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CHILD WONDER by Roy Jacobsen

by Sarah Twombly

image Khaled Mattawa, a leading English translator of Arabic poetry, often raises the issue of how a book might travel out of one culture and into another. From thematic incongruities, to language barriers (idioms, tenses, slang), to unshared histories, not all books achieve what they are meant to when they travel.

Roy Jacobsen, one of Norway’s most prized writers of the last fifty years—the Norwegian equivalent of Carson McCullers or Philip Roth—has published nineteen books, only three of which have made their way to the English speaking world. In his latest, Child Wonder (Graywolf Press), one might have to ultimately look past the translation, which from time to time can be clunky in its prose or vague in its presentations. Beyond those terrestrial shortcomings, however, lives a vibrant and extraordinary story.

The novel opens with a recollection by Finn, the precocious young narrator whose father was killed in a crane accident. He lives with his mother in a working-class suburb of Oslo, in a rundown flat where the only remnants of his father are a few worn out photographs that his mother has secreted away in her top dresser drawer.

It all started when Mother and I had some decorating to do,” Finn proclaims in the opening lines. Throughout the story, he is preoccupied with sofas and televisions, beds and skis. Finn’s existence is furtive and mysterious. No one quite says what they mean, or quite means what they say, Finn’s mother in particular. Up to this point, he’s found comfort in the consistency of the objects around him. When his mother nonchalantly announces they will be redecorating, Finn instinctively knows nothing good is to come.

“If you are honest, by and large, you don’t understand a great deal of what is going on around you; by God’s good grace, as Mother is wont to say, things usually come in small doses.”

But the redecoration finds not only the pair’s physical space altered, but the emotional landscape as well.

Jacobson plays out an intricate vision of adolescence, maneuvering characters and story across the page with the detached precision of a chess master.  Finn largely does not understand the world around him, but, unlike the typical adolescent narrator, he does not care to. Child Wonder avoids the usual limitations of the coming-of-age novel by exploring the uncertainty and ambivalence of being twelve. There is nothing saccharine here; no hint of epiphany, no saviors. No heroes. What is there is the confusing, and occasionally brutal, experience of growing up.

His mother eventually takes on a boarder as a result of her financial insolvency—an odd young man who quickly takes a fatherly interest in Finn. Soon after adjusting to the boarder, life is again interrupted, this time when Finn’s mother announces he has a half-sister, and she’ll soon be moving in.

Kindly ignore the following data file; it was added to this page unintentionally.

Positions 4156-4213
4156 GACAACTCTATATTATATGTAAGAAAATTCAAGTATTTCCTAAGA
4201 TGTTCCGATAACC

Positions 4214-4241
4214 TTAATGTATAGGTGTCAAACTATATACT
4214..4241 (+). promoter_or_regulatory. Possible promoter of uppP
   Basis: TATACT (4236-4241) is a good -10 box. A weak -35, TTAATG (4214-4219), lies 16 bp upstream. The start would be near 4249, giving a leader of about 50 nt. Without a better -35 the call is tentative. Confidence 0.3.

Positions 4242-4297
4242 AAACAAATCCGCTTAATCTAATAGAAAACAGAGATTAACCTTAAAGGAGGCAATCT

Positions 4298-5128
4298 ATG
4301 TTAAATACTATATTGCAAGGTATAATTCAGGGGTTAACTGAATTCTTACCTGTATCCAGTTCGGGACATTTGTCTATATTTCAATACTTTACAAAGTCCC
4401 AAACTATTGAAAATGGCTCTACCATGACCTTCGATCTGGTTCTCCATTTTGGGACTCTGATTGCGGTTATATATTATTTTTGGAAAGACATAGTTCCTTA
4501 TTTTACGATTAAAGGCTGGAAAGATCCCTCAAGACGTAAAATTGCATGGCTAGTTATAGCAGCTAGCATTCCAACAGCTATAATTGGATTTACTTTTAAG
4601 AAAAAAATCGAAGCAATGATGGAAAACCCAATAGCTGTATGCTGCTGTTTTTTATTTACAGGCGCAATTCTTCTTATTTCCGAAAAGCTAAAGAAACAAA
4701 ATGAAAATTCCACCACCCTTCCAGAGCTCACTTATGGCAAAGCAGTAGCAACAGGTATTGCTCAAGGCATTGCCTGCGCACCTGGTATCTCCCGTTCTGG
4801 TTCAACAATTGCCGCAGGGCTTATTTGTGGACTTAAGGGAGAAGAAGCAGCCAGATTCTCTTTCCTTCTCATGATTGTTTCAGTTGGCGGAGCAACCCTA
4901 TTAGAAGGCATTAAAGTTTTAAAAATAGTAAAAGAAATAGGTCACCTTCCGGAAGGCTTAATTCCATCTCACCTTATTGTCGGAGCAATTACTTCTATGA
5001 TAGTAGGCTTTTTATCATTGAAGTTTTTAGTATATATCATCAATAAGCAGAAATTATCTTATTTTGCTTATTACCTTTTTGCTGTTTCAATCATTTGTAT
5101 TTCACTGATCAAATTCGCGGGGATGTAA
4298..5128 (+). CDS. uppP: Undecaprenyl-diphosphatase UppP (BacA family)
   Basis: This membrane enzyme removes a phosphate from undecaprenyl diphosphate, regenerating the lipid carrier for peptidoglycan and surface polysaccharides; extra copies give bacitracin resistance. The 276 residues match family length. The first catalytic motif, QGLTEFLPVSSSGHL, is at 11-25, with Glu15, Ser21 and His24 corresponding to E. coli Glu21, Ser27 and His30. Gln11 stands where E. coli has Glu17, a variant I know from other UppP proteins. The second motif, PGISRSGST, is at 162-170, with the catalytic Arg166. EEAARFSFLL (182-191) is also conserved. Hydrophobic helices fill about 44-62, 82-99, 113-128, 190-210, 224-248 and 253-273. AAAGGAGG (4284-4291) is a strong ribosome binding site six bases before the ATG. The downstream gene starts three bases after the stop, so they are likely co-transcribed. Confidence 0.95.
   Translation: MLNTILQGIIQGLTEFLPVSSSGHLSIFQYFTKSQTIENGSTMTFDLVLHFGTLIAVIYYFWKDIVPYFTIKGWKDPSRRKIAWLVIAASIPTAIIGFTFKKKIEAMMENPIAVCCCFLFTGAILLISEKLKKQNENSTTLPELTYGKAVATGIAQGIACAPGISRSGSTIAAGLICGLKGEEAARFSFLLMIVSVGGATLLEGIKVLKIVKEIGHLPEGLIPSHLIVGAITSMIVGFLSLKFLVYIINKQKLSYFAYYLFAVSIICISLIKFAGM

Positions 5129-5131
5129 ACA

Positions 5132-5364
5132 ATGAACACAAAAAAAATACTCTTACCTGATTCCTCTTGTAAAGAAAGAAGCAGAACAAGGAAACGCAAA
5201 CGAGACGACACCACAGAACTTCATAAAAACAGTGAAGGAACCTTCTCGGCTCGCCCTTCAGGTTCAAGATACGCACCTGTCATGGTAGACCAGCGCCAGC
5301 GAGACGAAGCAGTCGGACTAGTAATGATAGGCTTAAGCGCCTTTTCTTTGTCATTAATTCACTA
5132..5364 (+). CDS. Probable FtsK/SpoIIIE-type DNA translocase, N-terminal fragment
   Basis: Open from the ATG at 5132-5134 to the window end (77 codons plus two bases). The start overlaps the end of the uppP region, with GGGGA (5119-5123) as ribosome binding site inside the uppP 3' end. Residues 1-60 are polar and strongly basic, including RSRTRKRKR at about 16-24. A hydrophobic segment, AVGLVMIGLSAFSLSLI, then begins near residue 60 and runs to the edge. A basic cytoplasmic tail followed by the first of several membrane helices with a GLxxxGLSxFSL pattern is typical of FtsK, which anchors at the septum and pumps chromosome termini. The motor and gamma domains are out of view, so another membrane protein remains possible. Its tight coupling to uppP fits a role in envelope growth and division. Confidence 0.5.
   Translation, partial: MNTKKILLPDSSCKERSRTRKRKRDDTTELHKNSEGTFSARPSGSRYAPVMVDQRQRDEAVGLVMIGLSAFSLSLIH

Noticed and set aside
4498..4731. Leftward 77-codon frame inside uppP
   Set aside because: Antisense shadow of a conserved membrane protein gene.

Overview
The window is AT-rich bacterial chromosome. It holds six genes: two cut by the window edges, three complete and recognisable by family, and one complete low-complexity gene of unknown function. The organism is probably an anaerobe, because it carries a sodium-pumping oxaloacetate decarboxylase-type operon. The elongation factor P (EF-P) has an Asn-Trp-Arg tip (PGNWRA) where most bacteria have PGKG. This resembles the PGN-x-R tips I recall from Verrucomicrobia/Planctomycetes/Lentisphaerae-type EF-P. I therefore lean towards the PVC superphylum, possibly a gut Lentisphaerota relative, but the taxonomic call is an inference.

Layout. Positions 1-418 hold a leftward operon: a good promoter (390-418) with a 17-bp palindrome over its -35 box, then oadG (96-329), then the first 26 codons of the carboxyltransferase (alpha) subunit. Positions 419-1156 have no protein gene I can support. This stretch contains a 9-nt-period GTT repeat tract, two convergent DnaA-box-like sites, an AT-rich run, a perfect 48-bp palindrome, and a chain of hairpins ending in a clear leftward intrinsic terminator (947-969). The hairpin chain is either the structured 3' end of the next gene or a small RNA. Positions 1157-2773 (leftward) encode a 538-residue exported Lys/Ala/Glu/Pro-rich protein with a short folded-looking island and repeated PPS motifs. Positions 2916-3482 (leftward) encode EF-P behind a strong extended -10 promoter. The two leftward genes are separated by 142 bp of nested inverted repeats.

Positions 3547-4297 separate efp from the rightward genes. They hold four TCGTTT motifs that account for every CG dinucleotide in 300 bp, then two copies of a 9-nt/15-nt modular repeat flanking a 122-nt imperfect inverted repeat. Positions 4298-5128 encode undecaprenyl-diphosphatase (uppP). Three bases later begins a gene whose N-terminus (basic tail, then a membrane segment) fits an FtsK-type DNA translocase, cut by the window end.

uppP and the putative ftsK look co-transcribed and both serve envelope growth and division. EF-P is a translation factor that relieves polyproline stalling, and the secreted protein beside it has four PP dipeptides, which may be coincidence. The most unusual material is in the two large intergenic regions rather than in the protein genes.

The heart of this novel resides in the complex relationship between Finn and his half-sister Linda. While the bonds between siblings have been well covered in fiction, books like Pat Conroy’s Prince of Tides, Shirley Jackson’s We Have Always Lived in the Castle, and Julia Alvarez’s How The Garcia Girls Lost Their Accents—a few among many in the “sibling” canon—there is a particular brand of modernity here. With stunning effect, Jacobson captures the angst and helplessness of a generation, as well as their tenacious resilience and enduring hope.

Finn wills himself not to see it, but Linda is different. She has a funny way of being, a stilted way of interacting, and when school begins, she does not follow Finn through the front doors, but slips around to the side doors, to the special class.

The story asks: What is that instinctual need to protect one’s family? The gut-wrenching desire for them to be okay. Normal. Untouched. There is a certain allowance when it comes to familial love, and particularly the love between young siblings. Brothers and sisters can be harsh, even brutal in their hostility, and brutal in their love for one another. But, when you are young, the pain and joy, the intensity of emotion, are so often new and entirely unexpected. Often only in retrospect can any meaning, any sense be culled from the chaos. Such is the incredible work of Jacobsen’s novel.

Roy Jacobsen is one of the most celebrated and influential contemporary writers in Norway. He is the author of several works of fiction, most recently The Burnt-Out Town of Miracles, which was short-listed for the Dublin IMPAC Award. 



After working briefly as a teacher, and then in magazines, Sarah Twombly found her way to book publishing. She works at a boutique literary agency, and is also enrolled at Vermont College of Fine Arts for her MFA in fiction. She lives in New Jersey, nowhere near the Jersey Shore.